Note: This page relates nearly exclusively to the technology of radiographic film. As the popularity of digital sensors grows, more and more dentists are abandoning film for computerized images. Many offices, however, are still wedded to film and its processing. Thus, it is still essential that anyone involved in radiographic technique understand this material.
One of the biggest misconceptions in dentistry today is that slower speed films are always a better choice for dental x-ray imaging than faster speed films. Early generations of film did require users to trade off between speed and image quality. An E or F-speed film will look “grainer” than a D-speed film when examined side-by-side. However, this has been proven by independent research not to negatively affect the diagnostic efficacy of the film. In recent years the technology has improved even more.
Film speed is a term that refers to how efficiently the light-sensitive agents in a film emulsion react to energy (e.g., e-rays or light) exposure. The two film speeds most commonly used in dental imaging today are D-speed and E-speed. Recently, however, Kodak introduced a true F-speed film. D-speed is the slowest film of the three, and F-speed is the fastest.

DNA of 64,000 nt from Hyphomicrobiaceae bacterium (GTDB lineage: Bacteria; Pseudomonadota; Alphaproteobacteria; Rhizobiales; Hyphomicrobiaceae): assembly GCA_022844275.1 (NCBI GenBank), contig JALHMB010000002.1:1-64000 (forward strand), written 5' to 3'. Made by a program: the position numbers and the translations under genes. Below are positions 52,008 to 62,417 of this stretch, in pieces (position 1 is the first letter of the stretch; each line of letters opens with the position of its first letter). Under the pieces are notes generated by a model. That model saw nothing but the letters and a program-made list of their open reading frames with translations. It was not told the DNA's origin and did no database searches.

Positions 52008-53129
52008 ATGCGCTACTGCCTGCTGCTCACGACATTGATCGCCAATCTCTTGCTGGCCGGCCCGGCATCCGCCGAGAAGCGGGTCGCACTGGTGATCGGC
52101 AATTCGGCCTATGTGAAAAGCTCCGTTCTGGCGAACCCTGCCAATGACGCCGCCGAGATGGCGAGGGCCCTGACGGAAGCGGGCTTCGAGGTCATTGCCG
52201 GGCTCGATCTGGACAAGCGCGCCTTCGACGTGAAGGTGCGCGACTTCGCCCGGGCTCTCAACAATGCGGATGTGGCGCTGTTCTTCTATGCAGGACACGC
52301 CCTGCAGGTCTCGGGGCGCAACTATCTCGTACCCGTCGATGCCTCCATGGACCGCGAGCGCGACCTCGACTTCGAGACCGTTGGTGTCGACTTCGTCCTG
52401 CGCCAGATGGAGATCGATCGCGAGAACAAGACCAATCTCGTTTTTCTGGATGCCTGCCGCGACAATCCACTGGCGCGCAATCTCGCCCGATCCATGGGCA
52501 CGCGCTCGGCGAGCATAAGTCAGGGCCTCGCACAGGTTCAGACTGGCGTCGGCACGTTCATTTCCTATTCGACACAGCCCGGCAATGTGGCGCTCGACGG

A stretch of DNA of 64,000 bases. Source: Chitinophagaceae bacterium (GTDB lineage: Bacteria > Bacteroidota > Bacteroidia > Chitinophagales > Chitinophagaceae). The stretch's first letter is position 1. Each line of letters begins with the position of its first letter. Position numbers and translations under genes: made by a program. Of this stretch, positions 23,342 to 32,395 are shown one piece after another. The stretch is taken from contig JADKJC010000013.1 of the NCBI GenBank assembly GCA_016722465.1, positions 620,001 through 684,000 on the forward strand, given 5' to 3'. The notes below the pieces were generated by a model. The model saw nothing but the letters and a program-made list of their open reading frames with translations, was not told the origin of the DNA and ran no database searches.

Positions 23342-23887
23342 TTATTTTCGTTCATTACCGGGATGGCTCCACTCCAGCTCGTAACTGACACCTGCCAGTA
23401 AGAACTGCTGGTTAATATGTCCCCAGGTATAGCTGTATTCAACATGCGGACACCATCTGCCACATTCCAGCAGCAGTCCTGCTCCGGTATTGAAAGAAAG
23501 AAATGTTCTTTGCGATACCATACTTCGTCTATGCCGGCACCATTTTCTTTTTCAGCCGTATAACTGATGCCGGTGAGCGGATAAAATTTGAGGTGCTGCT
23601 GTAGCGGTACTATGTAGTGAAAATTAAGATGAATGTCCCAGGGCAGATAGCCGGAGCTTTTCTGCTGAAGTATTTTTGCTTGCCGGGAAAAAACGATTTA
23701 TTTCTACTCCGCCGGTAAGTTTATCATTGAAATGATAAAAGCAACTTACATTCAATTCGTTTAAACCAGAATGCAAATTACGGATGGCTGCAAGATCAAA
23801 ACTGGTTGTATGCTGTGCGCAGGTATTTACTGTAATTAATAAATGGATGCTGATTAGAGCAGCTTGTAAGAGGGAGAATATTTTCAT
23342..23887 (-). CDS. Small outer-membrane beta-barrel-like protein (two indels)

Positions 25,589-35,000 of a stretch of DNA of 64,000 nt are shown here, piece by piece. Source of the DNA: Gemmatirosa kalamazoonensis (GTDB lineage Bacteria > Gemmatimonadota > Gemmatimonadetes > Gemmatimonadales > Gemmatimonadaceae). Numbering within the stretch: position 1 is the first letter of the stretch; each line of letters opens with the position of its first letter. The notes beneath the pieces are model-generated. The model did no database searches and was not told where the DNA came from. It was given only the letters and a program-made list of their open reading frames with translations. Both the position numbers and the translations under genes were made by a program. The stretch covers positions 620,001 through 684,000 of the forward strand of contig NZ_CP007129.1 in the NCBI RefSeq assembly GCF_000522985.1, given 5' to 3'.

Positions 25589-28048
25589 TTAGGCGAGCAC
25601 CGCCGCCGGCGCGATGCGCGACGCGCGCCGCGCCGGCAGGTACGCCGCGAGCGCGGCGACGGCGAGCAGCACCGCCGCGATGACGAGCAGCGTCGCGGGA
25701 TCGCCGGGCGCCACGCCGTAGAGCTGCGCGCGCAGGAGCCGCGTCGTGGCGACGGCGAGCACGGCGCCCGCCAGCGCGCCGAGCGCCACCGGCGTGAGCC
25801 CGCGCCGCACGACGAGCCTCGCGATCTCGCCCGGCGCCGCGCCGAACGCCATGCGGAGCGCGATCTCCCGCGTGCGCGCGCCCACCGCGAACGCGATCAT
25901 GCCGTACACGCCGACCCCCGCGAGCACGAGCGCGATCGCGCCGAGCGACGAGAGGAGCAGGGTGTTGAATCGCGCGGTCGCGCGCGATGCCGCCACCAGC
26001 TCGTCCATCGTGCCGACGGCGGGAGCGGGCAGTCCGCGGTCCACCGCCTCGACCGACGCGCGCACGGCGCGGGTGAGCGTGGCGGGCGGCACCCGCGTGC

Faster radiographic films detect the image-forming element (light for photographic films, or x-rays for intraoral x-ray films) more efficiently than slower films.
In dental imaging, that means that when you use a faster film, you can reduce the amount of radiation required to expose the film and obtain a usable image. For example, Kodak InSight, an F-Speed dental film, lets you reduce radiation exposure by up to 60 percent as compared to Kodak Ultra-Speed dental film, a D-speed product. F-speed film is beginning to become more and more popular in dental offices.
One of the biggest breakthroughs in film design was the development of T-Grain emulsions. The radiation-sensitive compound in dental x-ray film is silver halide, a salt of silver. Silver halide crystals, in their naturally occurring form, are pebble-shaped. However, Kodak scientists have discovered a method of manufacturing the crystals in a flatter shape. These flat crystals intercept more light but the total amount of silver does not increase. This allows for an increase in speed with less noticeable grain. Kodak incorporated this T-Grain emulsion breakthrough into its E-speed dental x-ray film, Ektaspeed plus. As a result, Ektaspeed plus film delivers excellent image quality while at the same time allowing dental professionals to reduce radiation exposures significantly.
Dentistry is in the process of discarding older chemically processed film technology for digital tech. Film packets, however still have one distinct advantage over their newer competitor. The film packets are much thinner than the bulky digital sensors and are thus much easier for patients to tolerate.